Word of the Day : November 17, 2018


adjective soo-SUR-us


: full of whispering sounds

Did You Know?

Susurrous derives from the Latin noun susurrus, meaning "a hum" or "a whisper," and may be a distant relative of swarm (think of the collective hum of a beehive). Susurrus is itself an English noun with the meaning "a whispering or rustling sound" (Stephen King provides us with the example of "a violent susurrus of air"). Both the noun and the adjective (note that the two are spelled differently) are products of the 19th century, but they were preceded by the noun susurration, which in the 15th century originally meant "malicious whispering or rumor." Today susurrous is used to describe any kind of sound that resembles a whisper: a light breeze through a tree, perhaps, or the murmurs of intrigued theatergoers.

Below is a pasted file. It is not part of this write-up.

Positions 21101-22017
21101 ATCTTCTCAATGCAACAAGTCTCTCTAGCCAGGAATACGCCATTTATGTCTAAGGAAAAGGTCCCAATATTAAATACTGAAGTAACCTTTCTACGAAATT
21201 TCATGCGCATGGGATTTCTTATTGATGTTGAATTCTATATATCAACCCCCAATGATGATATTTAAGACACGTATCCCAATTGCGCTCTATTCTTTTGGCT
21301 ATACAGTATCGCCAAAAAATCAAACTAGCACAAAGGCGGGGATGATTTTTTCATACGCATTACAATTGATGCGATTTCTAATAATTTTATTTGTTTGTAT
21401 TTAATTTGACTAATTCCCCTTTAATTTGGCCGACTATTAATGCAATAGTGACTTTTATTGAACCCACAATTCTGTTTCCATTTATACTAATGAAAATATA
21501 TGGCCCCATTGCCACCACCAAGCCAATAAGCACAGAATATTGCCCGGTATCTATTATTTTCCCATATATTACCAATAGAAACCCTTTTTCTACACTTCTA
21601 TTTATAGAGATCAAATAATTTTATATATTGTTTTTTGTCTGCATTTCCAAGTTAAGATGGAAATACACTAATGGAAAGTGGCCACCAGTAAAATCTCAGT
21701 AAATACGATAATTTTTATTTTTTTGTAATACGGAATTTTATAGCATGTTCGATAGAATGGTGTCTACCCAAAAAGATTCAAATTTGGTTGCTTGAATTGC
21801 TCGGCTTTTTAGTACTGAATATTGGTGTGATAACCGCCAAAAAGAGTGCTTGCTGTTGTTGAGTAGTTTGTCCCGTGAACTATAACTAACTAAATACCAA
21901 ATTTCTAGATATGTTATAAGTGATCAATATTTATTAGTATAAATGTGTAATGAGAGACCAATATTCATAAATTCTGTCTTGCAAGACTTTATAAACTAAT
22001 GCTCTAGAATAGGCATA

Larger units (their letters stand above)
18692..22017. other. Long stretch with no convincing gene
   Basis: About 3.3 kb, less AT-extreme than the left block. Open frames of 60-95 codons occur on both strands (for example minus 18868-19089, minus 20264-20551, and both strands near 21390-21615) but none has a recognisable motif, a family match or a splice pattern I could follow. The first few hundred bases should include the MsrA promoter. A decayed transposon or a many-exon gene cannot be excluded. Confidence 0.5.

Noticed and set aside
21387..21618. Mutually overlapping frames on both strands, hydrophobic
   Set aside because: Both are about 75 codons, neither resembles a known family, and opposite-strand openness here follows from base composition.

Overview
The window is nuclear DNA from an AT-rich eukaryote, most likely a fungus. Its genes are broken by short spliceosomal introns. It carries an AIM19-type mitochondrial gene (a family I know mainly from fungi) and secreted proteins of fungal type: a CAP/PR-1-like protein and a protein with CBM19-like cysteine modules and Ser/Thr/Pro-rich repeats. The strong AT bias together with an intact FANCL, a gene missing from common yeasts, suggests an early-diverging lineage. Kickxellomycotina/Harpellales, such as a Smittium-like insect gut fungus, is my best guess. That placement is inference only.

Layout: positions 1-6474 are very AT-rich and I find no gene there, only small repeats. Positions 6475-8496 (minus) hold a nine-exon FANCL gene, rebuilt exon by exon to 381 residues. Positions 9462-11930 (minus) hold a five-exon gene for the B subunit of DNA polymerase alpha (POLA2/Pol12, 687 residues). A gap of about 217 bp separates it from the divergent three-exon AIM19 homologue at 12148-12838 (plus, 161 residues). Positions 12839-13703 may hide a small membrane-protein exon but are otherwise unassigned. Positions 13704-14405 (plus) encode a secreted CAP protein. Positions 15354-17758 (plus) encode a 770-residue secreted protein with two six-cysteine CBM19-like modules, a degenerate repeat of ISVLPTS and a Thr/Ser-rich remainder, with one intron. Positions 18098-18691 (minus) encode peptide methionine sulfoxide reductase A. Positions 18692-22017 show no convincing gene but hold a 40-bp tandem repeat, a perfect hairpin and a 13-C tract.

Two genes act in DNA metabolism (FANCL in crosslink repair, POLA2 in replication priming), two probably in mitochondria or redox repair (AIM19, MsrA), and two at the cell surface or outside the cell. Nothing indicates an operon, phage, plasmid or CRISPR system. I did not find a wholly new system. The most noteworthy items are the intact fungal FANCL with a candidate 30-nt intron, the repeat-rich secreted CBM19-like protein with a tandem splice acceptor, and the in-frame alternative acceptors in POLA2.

As the vacationers slept, the only sound was the susurrous breeze blowing through the curtains of the open window.

"Silence, more anticipatory than uncomfortable, replaced the susurrous swirl of conversation, that tentative tête-à-tête among those who may or may not be acquainted but have a certain thing in common." — Sam McManis, SFGate.com, 9 Mar. 2015

Test Your Vocabulary

Fill in the blanks to complete an adjective that means "full or loud in sound": s _ no _ _ _ s.



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